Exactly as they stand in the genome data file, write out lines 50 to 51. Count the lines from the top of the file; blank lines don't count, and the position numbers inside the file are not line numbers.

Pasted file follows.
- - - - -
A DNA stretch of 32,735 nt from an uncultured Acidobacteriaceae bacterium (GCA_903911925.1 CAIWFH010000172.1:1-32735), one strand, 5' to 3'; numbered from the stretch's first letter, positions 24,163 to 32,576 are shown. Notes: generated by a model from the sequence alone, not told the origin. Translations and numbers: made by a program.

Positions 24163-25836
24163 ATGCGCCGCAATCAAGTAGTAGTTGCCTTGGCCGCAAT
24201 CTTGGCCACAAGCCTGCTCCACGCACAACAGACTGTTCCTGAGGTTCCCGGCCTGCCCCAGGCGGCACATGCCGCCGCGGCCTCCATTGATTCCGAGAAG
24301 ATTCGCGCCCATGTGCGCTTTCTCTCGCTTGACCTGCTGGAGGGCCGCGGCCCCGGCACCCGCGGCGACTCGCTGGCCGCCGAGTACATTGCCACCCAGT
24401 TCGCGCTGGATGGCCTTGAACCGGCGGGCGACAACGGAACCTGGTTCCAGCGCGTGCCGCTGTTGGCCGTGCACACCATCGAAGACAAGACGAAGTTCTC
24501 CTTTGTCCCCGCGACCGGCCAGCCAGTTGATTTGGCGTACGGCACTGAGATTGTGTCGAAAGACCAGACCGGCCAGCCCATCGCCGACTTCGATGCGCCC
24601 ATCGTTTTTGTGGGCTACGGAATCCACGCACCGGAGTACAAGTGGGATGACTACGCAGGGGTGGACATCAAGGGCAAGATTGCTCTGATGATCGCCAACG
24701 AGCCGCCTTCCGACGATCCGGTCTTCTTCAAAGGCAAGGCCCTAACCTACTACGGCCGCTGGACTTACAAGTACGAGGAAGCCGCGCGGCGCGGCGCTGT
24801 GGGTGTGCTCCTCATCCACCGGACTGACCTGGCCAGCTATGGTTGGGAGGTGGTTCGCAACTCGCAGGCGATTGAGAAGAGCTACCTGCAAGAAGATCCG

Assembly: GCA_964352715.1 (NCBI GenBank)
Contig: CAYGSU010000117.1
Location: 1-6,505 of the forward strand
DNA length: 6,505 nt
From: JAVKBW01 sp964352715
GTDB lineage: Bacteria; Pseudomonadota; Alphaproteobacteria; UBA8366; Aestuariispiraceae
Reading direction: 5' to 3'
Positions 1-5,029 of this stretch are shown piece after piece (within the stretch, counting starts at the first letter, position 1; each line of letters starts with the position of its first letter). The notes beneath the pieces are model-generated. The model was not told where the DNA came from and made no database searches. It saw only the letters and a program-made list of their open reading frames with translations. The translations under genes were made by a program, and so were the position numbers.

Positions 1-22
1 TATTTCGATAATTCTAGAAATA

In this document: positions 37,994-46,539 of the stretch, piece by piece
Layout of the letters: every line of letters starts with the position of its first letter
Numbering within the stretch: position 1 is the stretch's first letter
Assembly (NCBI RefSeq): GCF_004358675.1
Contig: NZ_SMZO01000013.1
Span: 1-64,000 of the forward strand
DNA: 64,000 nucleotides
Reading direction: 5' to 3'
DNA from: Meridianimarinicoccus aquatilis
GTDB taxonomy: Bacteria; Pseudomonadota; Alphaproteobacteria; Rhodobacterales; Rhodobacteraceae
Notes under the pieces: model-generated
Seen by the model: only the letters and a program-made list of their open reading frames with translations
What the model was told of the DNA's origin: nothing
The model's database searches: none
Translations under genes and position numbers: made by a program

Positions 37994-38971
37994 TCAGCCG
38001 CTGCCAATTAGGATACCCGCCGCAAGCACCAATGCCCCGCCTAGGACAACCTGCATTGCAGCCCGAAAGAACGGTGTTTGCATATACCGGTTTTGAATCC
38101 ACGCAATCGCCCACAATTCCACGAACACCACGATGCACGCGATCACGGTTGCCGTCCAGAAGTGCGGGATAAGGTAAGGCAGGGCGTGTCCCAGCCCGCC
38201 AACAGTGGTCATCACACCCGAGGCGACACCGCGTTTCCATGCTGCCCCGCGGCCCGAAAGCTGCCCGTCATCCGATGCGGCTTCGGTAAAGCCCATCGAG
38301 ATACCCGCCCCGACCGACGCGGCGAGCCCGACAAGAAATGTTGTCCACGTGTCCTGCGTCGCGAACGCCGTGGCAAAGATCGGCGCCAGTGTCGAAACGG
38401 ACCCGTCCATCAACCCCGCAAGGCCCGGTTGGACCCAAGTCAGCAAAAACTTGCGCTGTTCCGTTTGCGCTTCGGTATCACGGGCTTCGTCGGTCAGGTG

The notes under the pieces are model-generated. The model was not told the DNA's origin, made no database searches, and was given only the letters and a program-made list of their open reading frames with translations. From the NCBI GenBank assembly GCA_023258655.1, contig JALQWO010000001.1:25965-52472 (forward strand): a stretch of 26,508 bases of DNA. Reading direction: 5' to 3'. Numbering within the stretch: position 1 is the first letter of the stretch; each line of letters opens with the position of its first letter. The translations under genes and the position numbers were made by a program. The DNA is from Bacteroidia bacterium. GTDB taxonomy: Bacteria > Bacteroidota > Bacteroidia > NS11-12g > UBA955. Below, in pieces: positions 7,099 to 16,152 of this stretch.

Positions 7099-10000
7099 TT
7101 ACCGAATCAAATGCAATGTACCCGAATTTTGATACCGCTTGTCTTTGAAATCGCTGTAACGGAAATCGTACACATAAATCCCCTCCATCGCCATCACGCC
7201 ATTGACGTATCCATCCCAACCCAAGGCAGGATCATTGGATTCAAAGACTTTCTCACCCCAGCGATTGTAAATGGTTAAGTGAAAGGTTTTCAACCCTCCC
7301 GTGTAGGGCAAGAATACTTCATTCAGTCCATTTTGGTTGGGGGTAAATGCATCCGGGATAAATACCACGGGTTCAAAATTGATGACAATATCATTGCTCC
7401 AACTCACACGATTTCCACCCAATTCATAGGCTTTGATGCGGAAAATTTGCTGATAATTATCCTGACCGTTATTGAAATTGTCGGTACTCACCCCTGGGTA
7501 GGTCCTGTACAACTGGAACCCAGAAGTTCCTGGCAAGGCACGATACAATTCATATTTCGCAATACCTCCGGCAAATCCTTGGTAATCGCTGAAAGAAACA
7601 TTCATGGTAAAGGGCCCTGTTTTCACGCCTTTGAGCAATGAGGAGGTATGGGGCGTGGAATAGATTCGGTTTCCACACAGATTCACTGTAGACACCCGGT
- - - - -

7501 GGTCCTGTACAACTGGAACCCAGAAGTTCCTGGCAAGGCACGATACAATTCATATTTCGCAATACCTCCGGCAAATCCTTGGTAATCGCTGAAAGAAACA
7601 TTCATGGTAAAGGGCCCTGTTTTCACGCCTTTGAGCAATGAGGAGGTATGGGGCGTGGAATAGATTCGGTTTCCACACAGATTCACTGTAGACACCCGGT